The Roadmap to SaaS Security

Successful security management requires contributions from both sides. While SaaS applications are equipped with standard security features, they shouldn’t stop users from implementing additional security aspects, irrespective of how advanced and safe the built-in SaaS security features are. When businesses don’t follow security and regulatory guidelines, vulnerabilities enter the system. Businesses applying or enabling the following security controls minimize security exposure tenfold.

Hardening the Access Controls

Weak access control management contributes to non-compliance and security breaches. Businesses enable access to every employee who is part of the team. These users are exposed to excess information, which can be personal or confidential. This is a security violation that should be avoided at all possible costs. In this case, identity and access management is the key. IAM is the gateway that enables access based on permission levels. It is a very crucial component in achieving bulletproof security.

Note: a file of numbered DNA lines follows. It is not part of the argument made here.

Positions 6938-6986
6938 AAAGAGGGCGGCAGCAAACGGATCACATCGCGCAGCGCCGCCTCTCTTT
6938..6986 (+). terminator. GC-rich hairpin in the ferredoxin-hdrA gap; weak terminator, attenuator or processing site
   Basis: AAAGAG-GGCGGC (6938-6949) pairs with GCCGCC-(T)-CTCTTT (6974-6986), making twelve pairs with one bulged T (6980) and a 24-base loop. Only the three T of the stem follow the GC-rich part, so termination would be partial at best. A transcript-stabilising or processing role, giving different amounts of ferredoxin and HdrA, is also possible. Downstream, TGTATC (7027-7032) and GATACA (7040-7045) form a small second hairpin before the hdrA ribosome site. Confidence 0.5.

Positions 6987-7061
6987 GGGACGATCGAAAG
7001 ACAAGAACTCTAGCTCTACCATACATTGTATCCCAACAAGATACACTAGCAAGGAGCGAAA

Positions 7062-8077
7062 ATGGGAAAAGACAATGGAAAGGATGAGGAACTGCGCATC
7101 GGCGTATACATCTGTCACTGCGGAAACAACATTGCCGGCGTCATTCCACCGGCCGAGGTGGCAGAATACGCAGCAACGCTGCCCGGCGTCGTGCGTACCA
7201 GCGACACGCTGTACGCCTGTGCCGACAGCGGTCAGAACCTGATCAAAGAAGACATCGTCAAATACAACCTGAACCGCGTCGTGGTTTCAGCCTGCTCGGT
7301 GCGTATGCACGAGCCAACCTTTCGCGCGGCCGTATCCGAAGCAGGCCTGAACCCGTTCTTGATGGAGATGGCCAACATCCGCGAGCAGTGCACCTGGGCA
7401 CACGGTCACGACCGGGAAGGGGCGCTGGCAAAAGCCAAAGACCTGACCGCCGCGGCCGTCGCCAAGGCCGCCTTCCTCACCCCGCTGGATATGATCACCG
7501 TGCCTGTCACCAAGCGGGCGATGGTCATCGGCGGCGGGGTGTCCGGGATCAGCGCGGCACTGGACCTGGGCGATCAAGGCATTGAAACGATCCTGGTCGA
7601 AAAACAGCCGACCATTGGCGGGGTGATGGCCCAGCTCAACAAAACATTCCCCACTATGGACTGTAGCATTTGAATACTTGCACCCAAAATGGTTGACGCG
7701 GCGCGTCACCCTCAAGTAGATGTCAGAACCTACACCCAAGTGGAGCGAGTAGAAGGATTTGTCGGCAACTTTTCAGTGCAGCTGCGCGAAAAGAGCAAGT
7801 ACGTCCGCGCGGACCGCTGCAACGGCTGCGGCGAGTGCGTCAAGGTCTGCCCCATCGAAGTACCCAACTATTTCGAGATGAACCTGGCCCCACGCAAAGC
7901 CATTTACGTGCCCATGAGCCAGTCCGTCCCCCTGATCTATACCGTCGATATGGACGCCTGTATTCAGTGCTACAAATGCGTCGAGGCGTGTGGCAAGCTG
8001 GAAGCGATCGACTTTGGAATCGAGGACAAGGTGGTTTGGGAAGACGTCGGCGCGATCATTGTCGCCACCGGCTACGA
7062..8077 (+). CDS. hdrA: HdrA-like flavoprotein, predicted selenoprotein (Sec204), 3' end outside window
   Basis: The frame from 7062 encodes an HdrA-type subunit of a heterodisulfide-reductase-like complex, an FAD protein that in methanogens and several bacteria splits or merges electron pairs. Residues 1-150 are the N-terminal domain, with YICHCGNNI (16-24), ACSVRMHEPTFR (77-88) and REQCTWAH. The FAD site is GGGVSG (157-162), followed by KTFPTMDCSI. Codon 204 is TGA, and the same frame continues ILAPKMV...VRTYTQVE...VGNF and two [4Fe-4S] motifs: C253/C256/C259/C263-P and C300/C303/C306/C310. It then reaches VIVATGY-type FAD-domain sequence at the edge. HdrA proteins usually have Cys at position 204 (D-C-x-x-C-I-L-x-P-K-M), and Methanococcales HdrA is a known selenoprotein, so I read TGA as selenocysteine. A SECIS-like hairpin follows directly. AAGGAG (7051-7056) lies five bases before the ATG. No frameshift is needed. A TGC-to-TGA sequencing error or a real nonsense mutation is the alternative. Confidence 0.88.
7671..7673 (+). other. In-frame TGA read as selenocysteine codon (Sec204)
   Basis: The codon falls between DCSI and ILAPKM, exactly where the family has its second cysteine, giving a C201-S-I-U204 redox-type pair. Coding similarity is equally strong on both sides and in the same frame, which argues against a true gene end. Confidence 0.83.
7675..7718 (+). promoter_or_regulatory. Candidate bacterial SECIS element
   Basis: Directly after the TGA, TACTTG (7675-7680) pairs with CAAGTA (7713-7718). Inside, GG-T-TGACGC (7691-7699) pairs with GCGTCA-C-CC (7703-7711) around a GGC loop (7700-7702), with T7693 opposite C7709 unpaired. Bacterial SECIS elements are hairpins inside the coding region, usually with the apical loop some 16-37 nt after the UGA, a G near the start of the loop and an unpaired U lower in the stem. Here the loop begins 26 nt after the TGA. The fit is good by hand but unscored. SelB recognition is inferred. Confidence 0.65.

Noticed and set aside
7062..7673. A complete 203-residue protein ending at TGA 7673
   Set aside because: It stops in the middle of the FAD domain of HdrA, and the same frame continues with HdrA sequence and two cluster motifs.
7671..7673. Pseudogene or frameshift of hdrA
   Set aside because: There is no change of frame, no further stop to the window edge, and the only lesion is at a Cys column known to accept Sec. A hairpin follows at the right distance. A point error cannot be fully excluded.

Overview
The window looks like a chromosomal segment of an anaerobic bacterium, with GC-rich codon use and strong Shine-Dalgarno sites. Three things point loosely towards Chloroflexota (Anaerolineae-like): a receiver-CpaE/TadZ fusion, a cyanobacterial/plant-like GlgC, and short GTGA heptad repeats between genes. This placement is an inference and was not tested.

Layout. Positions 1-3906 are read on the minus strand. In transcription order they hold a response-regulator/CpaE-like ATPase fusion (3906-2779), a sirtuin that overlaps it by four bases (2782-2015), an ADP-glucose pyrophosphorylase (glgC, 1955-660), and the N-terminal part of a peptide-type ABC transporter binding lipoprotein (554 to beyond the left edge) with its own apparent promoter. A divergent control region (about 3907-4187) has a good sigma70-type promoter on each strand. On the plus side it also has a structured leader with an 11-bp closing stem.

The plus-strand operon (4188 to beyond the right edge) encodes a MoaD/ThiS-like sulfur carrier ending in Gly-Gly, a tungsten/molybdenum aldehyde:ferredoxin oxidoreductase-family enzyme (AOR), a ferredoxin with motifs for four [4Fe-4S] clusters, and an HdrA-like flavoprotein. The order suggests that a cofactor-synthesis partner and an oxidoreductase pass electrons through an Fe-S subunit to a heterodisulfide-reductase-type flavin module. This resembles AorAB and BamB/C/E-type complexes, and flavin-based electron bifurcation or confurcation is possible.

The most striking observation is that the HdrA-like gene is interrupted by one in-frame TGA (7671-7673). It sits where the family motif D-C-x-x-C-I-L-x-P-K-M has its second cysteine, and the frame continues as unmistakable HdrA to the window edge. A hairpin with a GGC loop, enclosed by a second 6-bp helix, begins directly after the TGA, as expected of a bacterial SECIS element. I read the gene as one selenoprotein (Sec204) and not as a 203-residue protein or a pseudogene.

When dealing with SaaS applications, IAM can become overwhelming with an increasing user base. Teams and individual users should not be allowed to access resources without valid approvals and reason. Every onboarded user should have the least privileged access. This ensures users have exactly the level of access they need to get the job done. Nothing more, nothing less. Also, it’s important that offboarded users are removed from the access groups without fail. If not, ex-employees or users can access critical systems and confidential information externally. Hardening the access controls increases security resilience.